Truth in giving: Experimental evidence on the welfare effects of informed giving to the poor
AbstractIt is often difficult for donors to predict the value of charitable giving because they know little about their recipients. This concern is particularly acute when making contributions to organizations that serve heterogeneous populations. Prior research shows that donors are more generous if they know their assistance benefits a group they like. But we know little about the demand for such information. To start closing this gap, we study transfers of income to real-world poor people in dictator games. Our dictators can purchase signals about why the recipients are poor. We find that a third of the dictators are willing to pay money to learn more about their recipient. Dictators who acquire information mostly use it to withhold resources from less-preferred types, leading to a drastic decline in aggregate transfers. With endogenous information about recipients, we find that all types of poor recipients are worse off.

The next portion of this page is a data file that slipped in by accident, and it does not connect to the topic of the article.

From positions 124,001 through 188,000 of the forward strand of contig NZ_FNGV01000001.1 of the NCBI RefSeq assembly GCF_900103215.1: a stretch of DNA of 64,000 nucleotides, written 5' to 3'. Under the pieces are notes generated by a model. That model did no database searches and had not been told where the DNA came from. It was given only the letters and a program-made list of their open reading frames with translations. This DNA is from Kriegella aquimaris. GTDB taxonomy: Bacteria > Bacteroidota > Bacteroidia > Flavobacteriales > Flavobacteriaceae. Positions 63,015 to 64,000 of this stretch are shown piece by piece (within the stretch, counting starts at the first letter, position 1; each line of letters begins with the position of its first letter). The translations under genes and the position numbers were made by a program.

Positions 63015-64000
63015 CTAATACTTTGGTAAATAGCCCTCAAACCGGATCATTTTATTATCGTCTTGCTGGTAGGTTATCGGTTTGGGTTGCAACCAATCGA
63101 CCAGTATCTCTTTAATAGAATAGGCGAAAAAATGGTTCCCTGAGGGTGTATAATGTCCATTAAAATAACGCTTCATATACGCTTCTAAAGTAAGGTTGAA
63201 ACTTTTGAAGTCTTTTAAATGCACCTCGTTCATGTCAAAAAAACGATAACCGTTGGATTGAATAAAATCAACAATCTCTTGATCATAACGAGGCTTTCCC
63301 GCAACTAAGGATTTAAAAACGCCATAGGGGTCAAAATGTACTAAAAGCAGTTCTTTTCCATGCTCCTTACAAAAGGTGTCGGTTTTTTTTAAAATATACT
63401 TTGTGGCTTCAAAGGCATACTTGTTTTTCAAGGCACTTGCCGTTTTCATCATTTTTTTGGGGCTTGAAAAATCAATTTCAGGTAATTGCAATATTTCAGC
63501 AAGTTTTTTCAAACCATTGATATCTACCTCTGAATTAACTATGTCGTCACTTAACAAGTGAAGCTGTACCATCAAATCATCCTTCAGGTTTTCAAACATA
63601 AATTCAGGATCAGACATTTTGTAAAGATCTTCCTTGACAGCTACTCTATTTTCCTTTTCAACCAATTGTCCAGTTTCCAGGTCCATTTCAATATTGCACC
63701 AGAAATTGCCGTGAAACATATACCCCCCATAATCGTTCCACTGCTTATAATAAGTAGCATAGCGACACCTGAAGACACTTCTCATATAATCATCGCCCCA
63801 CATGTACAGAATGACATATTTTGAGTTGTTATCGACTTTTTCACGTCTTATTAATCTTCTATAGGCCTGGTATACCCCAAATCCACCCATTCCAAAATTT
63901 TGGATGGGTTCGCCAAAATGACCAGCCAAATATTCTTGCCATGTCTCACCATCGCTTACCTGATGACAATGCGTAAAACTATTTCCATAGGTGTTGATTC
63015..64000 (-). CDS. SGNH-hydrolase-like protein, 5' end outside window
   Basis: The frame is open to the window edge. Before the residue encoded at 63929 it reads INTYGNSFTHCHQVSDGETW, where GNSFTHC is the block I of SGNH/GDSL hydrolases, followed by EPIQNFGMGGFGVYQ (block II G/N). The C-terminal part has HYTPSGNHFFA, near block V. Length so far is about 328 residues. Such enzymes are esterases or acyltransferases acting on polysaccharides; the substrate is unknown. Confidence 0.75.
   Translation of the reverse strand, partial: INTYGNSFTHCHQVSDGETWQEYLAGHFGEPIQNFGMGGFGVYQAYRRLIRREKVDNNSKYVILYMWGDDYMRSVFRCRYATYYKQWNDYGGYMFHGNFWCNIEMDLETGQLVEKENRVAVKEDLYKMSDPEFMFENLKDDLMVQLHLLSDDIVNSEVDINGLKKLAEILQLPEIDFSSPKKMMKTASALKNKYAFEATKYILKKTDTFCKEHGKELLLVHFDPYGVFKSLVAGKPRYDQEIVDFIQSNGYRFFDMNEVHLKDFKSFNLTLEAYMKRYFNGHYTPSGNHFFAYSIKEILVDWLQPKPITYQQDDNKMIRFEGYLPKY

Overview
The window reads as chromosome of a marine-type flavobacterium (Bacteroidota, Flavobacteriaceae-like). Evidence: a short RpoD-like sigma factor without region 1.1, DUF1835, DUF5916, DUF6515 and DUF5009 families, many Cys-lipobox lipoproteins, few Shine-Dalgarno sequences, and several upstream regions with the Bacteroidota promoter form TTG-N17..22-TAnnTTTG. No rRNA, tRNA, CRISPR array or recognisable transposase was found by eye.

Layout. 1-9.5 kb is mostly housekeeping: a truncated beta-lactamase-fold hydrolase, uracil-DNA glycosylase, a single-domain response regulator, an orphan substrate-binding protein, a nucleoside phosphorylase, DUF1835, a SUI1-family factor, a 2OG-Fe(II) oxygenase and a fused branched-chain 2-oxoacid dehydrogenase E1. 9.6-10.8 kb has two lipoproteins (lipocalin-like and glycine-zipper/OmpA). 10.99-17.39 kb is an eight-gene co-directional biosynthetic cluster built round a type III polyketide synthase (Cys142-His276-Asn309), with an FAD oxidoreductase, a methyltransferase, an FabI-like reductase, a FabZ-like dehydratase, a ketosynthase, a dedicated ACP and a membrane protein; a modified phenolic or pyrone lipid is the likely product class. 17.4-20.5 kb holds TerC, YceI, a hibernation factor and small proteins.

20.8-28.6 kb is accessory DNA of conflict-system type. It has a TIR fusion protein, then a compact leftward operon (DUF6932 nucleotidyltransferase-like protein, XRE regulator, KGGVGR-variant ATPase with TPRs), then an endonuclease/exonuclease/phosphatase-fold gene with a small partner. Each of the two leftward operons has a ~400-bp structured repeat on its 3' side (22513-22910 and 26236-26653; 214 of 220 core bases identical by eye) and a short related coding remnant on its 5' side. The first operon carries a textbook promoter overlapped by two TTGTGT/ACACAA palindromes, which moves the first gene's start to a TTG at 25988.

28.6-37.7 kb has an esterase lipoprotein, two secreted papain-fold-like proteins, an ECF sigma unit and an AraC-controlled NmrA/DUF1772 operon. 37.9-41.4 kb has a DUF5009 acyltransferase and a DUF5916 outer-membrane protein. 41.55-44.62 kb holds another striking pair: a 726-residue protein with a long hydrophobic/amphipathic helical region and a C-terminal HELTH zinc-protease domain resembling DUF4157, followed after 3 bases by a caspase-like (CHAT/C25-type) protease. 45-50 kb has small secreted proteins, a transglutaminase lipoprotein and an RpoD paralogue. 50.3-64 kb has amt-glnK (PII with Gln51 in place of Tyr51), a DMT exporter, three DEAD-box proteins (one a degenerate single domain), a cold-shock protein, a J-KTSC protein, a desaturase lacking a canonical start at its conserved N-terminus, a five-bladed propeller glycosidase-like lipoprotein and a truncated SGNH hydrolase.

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Bibliographic InfoArticle provided by Elsevier in its journal Journal of Public Economics.
Volume (Year): 95 (2011)
Issue (Month): 5 ()
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Web page: http://www.elsevier.com/locate/inca/505578
Charitable giving; Dictator games; Redistribution; Altruism; Fairness;
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